Luigi0210
  • Luigi0210
I need a bit of help with integration
Mathematics
  • Stacey Warren - Expert brainly.com
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SOLVED
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chestercat
  • chestercat
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Luigi0210
  • Luigi0210
\[\int\limits \frac{ 4x^3+3x^2+2x+1 }{ x^4-1 }\]
Luigi0210
  • Luigi0210
*dx
anonymous
  • anonymous
Looks a lot like you want to do some partial fraction decomposition at first, maybe a long hand division at first :-)

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zepdrix
  • zepdrix
\[\int\limits\frac{4x^3+3x^2+2x+1}{x^4-1} \qquad = \qquad \int\limits \frac{4x^3}{x^4-1}dx+\int\limits \frac{3x^2+2x+1}{x^4-1}dx\] Hmm If we split up the fraction like this, I think we can do a nice easy U-sub on the first integral. Then for the other one, maybe some factoring, hmm.
zepdrix
  • zepdrix
Err ya I guess partial fractions would work better :\
Luigi0210
  • Luigi0210
Yea, so how would I start this off?
zepdrix
  • zepdrix
Start by factoring the bottom: We have the difference of squares, \[\large x^4-1 \qquad = \qquad (x^2)^2-(1)^2\]Remember how to break down the difference of squares into factors?
Luigi0210
  • Luigi0210
(x^2-1)(x^2+1)?
zepdrix
  • zepdrix
Good good, looks like we can break down that first set of brackets by repeating the rule :)
Luigi0210
  • Luigi0210
\[\int\limits \frac{ 4x^3+3x^2+2x+1 }{ (x+1)(x-1)(x^2+1) } dx\]
zepdrix
  • zepdrix
looks good. do you understand how to do the initial setup for the partial fractions?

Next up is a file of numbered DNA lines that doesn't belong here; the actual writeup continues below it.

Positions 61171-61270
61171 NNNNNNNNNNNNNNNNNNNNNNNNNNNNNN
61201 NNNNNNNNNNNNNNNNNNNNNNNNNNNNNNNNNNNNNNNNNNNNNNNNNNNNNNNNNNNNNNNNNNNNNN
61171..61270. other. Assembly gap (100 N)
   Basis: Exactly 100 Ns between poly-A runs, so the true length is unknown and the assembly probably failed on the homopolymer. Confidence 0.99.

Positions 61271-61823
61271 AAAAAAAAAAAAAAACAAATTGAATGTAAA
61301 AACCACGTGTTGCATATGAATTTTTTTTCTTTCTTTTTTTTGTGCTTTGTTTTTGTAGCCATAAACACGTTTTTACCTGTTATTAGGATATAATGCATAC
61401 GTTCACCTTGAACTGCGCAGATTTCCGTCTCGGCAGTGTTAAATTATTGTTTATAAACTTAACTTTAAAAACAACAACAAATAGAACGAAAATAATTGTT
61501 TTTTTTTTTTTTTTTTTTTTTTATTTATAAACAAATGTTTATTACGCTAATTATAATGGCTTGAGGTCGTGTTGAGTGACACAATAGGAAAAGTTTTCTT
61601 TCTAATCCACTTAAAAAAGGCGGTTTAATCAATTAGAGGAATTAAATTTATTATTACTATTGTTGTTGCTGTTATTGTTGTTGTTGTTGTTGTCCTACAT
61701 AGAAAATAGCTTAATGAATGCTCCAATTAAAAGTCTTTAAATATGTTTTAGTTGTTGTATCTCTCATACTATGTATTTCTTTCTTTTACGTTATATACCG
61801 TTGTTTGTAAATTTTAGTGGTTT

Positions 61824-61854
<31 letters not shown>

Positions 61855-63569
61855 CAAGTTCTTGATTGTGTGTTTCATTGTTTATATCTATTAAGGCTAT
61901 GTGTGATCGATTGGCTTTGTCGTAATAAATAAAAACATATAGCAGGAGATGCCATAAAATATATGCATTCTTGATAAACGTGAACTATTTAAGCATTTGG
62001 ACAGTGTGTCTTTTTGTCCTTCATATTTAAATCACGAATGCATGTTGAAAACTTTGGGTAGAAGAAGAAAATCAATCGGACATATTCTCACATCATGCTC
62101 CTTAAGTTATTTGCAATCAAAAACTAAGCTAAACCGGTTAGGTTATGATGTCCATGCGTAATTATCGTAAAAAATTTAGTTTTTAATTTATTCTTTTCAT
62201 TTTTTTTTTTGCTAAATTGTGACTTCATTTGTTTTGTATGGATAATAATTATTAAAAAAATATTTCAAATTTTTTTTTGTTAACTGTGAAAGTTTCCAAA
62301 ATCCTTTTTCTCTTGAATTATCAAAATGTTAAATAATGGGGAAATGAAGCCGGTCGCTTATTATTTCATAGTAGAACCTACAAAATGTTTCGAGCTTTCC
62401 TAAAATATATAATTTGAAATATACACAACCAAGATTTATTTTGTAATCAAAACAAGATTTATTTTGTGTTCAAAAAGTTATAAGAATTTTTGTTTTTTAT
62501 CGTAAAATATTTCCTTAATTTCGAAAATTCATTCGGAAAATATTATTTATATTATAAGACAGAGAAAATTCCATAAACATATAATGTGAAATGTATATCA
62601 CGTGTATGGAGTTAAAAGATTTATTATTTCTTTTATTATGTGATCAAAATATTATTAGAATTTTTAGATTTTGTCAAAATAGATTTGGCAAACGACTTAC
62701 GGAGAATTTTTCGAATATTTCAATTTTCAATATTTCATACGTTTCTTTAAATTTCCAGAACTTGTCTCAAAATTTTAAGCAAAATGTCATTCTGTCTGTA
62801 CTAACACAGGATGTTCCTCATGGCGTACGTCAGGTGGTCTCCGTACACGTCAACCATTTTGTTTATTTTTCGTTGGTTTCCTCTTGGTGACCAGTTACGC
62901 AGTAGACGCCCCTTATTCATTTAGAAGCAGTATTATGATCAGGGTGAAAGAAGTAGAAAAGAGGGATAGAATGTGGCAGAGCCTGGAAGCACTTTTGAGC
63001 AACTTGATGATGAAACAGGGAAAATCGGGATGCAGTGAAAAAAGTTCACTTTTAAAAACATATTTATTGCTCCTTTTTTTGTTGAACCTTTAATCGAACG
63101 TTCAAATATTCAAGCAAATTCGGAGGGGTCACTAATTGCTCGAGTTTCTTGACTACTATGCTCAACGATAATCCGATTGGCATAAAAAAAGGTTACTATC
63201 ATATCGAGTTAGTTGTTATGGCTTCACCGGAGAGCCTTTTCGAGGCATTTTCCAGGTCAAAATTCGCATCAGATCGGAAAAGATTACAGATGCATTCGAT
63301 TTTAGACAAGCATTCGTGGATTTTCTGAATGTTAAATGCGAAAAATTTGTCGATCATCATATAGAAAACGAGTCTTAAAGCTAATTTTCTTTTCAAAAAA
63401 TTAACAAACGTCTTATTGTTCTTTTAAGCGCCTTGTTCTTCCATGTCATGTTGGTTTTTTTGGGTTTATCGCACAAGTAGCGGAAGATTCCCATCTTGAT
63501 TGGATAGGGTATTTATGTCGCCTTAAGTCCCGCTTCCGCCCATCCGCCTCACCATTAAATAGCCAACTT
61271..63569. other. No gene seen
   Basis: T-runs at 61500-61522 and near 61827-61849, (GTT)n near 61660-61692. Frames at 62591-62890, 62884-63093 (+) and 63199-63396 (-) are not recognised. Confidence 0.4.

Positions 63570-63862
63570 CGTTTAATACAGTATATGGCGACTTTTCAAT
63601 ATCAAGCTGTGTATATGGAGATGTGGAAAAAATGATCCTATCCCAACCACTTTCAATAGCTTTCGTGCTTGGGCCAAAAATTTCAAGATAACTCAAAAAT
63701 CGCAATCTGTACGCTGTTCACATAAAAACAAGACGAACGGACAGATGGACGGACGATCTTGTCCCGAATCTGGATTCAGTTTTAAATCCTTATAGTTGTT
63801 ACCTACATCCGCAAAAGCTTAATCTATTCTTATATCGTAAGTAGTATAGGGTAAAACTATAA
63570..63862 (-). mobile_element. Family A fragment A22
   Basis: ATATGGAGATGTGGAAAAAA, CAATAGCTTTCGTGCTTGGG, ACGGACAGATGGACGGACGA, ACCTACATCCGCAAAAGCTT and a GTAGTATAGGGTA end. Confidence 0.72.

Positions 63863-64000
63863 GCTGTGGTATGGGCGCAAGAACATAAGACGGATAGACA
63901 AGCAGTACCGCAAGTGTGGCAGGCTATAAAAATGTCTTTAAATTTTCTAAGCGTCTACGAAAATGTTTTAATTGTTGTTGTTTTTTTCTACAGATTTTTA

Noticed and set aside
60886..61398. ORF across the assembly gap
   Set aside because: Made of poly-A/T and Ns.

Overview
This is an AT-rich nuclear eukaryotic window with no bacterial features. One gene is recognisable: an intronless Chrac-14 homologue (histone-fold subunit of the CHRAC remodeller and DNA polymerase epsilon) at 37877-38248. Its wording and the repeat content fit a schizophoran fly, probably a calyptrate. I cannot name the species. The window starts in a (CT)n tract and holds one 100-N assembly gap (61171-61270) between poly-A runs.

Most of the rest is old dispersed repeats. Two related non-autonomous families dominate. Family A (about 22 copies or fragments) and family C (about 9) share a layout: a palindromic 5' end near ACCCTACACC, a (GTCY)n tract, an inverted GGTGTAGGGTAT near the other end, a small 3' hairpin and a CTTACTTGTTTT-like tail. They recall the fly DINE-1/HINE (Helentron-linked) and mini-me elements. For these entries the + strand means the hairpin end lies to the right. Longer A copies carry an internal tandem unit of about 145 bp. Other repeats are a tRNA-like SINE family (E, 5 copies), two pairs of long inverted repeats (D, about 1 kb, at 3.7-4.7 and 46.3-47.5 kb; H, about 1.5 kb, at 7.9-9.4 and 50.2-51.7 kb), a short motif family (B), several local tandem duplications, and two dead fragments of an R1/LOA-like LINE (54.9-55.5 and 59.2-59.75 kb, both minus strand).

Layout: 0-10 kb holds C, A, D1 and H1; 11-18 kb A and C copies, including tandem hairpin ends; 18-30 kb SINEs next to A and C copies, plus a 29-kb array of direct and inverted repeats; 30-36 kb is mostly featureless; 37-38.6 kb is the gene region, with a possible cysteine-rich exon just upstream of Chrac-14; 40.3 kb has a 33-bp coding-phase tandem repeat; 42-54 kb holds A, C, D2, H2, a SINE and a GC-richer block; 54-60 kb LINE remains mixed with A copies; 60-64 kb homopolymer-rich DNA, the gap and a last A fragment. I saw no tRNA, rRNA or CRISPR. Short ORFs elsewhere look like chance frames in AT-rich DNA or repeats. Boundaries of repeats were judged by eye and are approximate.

Luigi0210
  • Luigi0210
\[\frac{ 4x^3+3x^2+2x+1 }{ (x-1)(x+1)(x^2+1) }=\frac{ A }{ (x-1) }+\frac{ B }{ (x+1) }+\frac{ Cx+D }{ x^2+1 }\]
Loser66
  • Loser66
go ahead, friend. you are good
zepdrix
  • zepdrix
Yah good job :) looks correct so far.
Loser66
  • Loser66
@zepdrix If he steps up on the right track, give him medal, OK? hihi..
Luigi0210
  • Luigi0210
\[4x^3+3x^2+2x+1=A(x+1)(x^2+1)+B(x-1)(x^2+1)+(Cx+D)(x^2-1)\]
zepdrix
  • zepdrix
You might not want to combine those terms on the (Cx+D). The square will make it harder to solve for your constants. Well unless you plan on multiplying everything out, then I guess it doesn't matter. Depends what method you use.
Luigi0210
  • Luigi0210
that method confuses me
zepdrix
  • zepdrix
So if you leave the last term as (Cx+D)(x-1)(x+1), we can solve for A and B fairly easily, Let \(\large x=1\), and you can solve for A. Let \(\large x=-1\), and you can solve for B.
zepdrix
  • zepdrix
We might still have to multiply it all out to solve for C and D though.. hmm
Luigi0210
  • Luigi0210
So 10=4A A=2.5 ---------------------- -2=-4B B=.5
zepdrix
  • zepdrix
5/2 and 1/2? Ya, cool c:
zepdrix
  • zepdrix
We could probably solve for D by plugging on \(\large x=0\)
Luigi0210
  • Luigi0210
I got 1=C and D=1
zepdrix
  • zepdrix
cool, sounds correct.
Luigi0210
  • Luigi0210
So my only real problem is plugging all the info back into the integration equation..
zepdrix
  • zepdrix
Ok, it's not as bad as it seems. We want to plug everything back into this, \[\large \frac{A}{x-1}+\frac{B}{x+1}+\frac{Cx+D}{x^2+1}\] And then we'll take the integral of that, term by term.
Luigi0210
  • Luigi0210
So just plug in the values to the variables? Sorry about that delay

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